On a personal level, how are we to understand leaven? How do we relate the Feast of Unleavened Bread to our own lives? Leaven is hypocrisy. The Greek word for "hypocrite" was used of a stage actor, who would often where masks. The real person was not visible behind the mask, and the real person, in his acting, was presenting an image of himself that was not in accordance with reality. It was a performance.
All of us probably at some level believe that we are unlikable because of some unappealing aspects of our appearance, personalities and characters. So like the stage actor, we perform. Because we think the real person is not acceptable, we present a false person. We offer not ourselves to people but a false image of ourselves. We do this in order to be accepted, but it has exactly the opposite effect. It destroys relationships. How can anyone have a relationship with an image? If I present not myself but an image of myself, the real me is not relating with anyone. And if it's a false me I'm projecting into a relationship, it's a false relationship as well. The performance ethic therefore leads not to an enhancement of relationships but to a diminishment of them. And as relationships deteriorate or never materialize in the first place, loneliness and depression set in.
What should we do? What does Exodus say? Get rid of the leaven. What does 1 Corinthians say? Get rid of the leaven. 1 Corinthians 5:8: "Let us therefore celebrate the feast, not with the old leaven, nor with the leaven of malice and wickedness, but with the unleavened bread of sincerity and truth." The old leaven of hypocrisy, which is equated with malice and wickedness, is contrasted with the unleavened bread of "sincerity and truth." Sincerity. Truth. What you see is what you get. In living sincerely and truthfully, we're not pretending to be someone we're not. Our fear is that people will then be repulsed by our ugliness. But it is a false fear. Some, to be sure, may withdraw. But most of those in whom the Spirit of God dwells will be attracted, because they know of their own flaws and rejoice to find that they are not alone and because the beauty of sincerity overwhelms the ugliness of flaws. Others are attracted to people who are bold enough to be who they are. The boldness, which is borne out of our relationship with God, is more beautiful than the flaws are ugly. In removing the leaven of hypocrisy, we are then free not only to be ourselves but to enjoy real relationships.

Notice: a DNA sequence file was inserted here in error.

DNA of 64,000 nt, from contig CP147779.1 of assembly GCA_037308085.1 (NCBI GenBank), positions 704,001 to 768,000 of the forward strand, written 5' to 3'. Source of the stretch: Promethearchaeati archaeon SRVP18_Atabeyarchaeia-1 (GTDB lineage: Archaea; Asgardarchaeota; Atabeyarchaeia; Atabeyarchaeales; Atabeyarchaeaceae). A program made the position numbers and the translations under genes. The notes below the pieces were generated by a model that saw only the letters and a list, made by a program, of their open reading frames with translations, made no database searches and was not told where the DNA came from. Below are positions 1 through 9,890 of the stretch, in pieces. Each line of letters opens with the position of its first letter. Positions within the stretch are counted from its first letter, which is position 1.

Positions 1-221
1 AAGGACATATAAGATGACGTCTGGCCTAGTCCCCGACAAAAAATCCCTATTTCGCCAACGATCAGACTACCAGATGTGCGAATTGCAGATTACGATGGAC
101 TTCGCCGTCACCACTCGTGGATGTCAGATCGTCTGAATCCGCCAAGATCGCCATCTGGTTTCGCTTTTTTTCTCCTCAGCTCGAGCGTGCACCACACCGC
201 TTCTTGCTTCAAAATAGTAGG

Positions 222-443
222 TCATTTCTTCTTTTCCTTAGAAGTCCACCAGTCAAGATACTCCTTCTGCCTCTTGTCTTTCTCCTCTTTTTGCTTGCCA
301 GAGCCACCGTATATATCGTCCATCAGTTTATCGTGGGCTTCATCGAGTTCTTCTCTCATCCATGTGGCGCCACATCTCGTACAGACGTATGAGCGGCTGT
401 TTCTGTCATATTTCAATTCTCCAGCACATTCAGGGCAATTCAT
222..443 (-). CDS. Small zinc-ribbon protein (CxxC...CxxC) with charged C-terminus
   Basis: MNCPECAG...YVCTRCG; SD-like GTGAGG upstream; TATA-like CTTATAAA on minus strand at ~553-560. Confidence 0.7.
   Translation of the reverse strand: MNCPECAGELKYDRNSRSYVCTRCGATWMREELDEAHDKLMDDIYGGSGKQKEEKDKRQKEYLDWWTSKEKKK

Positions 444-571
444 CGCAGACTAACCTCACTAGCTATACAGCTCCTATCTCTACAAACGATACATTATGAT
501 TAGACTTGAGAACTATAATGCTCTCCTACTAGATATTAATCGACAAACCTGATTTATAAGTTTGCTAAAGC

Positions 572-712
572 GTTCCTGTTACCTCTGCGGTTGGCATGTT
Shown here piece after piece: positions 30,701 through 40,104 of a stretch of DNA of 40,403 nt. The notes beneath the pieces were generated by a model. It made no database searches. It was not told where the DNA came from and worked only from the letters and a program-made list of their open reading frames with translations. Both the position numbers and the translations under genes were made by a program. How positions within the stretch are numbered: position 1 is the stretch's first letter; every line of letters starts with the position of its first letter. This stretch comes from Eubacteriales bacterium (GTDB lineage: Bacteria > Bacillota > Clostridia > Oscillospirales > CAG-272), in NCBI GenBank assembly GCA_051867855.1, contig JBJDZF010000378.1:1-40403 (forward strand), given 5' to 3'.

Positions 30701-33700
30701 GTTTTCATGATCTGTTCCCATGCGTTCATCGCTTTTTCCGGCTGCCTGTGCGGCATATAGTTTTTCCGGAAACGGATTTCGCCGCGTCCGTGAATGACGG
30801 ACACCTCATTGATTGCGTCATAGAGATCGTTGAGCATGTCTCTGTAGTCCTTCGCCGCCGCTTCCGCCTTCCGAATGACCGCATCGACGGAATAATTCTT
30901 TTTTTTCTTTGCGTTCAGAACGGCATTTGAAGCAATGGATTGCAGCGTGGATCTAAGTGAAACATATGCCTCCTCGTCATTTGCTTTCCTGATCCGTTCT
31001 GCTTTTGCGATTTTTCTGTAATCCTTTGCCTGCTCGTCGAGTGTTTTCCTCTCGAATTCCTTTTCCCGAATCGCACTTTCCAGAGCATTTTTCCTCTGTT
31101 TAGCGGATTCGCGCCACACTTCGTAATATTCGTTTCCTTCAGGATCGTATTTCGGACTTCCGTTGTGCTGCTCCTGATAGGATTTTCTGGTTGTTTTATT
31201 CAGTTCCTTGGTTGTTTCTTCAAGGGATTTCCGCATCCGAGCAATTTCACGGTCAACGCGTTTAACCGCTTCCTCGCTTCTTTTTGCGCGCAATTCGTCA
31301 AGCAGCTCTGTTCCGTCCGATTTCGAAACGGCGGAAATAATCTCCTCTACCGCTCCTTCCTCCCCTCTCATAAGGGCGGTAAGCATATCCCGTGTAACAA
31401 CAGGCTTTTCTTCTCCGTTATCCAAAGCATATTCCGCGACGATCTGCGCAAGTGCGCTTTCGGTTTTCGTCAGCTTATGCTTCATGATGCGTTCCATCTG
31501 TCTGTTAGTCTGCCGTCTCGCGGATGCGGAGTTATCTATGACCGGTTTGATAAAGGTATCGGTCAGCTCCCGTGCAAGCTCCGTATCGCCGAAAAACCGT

I am blessed to be meet with a small group of men that meets each week and together we're learning to remove the leaven of hypocrisy. At first some of us were afraid to share about some of the more unseemly aspects of our histories and characters, because we were afraid that others would be repulsed. But when one of us shares who he really is, he is delighted to find that he is embraced by others. And as we remove the old leaven and relate to each other in an unleavened way, real relationships are forming.
Celebrating by living passionately (12:42-51)
In this section, the Lord describes who may celebrate in the feasts. All those who have been circumcised, even foreigners, may participate. The New Testament correspondence to circumcision is baptism (Colossians 2:11-14). The rite of water baptism provides an audio-visual symbol of the spiritual baptism that has already taken place when someone placed his or her faith in Christ. To me, this is the most exciting aspect of the Christian life, for when the Holy Spirit baptized us into Christ, we were united with Christ, and his experience became our experience. The facets of this are mind-boggling. We were spiritually dead in our transgressions and sins, but because Christ was raised from the dead, we have been raised as well. We are now "alive together with him" (Colossians 2:13). This means we know God (John 17:3) and are related to him as his sons (Galatians 3:26). The Holy Spirit, who is within us, continually cries out to the Father, nurturing this relationship (Galatians 4:6). The Holy Spirit of God, the Spirit of the Father and the Spirit of Christ, is coursing through our spiritual arteries, carrying the life of God to every corner of our being. And we are alive!